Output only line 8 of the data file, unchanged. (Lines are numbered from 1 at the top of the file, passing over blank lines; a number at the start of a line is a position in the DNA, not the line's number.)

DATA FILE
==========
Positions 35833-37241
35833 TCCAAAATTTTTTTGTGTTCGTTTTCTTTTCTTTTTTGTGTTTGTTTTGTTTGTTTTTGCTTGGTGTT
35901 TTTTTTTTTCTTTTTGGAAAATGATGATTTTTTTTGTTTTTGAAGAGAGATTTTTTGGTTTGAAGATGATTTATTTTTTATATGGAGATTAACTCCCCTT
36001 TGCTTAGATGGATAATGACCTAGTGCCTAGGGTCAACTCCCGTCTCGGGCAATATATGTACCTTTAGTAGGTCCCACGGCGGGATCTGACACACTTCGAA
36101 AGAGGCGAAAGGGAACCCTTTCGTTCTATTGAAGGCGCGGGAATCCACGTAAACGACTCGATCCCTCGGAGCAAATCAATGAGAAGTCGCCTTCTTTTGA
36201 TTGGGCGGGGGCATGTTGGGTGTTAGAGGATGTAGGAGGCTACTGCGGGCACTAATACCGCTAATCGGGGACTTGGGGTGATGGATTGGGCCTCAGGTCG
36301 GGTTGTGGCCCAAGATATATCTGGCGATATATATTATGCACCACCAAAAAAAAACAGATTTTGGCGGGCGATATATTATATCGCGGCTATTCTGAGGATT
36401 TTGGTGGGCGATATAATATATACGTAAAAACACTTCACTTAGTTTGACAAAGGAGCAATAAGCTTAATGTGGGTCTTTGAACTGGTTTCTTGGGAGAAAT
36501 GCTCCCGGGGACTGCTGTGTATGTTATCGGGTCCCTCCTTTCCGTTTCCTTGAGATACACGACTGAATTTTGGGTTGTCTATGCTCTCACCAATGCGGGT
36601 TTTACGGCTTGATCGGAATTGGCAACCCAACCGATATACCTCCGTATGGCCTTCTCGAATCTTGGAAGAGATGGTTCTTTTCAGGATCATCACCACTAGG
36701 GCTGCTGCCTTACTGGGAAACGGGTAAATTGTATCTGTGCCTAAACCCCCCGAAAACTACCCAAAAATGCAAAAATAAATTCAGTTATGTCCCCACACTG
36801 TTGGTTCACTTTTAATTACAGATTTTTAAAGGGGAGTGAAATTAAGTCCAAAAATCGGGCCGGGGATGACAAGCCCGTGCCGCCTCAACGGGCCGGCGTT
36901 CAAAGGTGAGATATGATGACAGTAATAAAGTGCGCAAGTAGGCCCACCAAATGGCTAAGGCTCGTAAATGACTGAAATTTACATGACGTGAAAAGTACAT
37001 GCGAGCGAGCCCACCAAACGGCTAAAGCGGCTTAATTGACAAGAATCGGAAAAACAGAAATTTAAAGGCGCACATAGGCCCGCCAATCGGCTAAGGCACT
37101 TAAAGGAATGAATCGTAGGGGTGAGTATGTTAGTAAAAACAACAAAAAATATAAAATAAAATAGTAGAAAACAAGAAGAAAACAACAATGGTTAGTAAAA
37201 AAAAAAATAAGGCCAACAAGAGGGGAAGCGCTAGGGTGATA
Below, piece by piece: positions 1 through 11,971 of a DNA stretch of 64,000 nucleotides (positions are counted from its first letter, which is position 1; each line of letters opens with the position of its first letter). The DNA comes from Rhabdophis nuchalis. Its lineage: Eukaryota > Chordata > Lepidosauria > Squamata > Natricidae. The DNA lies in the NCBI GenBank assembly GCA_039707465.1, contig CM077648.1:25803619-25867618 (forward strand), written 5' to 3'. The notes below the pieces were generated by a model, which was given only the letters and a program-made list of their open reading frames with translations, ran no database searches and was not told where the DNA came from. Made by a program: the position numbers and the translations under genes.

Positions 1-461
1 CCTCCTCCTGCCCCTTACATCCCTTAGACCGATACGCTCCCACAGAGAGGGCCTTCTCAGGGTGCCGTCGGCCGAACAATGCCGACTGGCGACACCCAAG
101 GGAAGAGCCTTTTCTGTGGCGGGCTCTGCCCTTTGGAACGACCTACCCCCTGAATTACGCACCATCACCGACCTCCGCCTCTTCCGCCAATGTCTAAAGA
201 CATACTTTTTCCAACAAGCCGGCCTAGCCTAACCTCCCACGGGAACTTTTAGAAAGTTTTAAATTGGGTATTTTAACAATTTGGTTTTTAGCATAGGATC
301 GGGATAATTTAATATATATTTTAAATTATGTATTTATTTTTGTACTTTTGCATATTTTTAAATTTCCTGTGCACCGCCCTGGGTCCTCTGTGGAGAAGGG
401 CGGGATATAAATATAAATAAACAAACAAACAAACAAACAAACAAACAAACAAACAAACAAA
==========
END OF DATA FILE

36401 TTGGTGGGCGATATAATATATACGTAAAAACACTTCACTTAGTTTGACAAAGGAGCAATAAGCTTAATGTGGGTCTTTGAACTGGTTTCTTGGGAGAAAT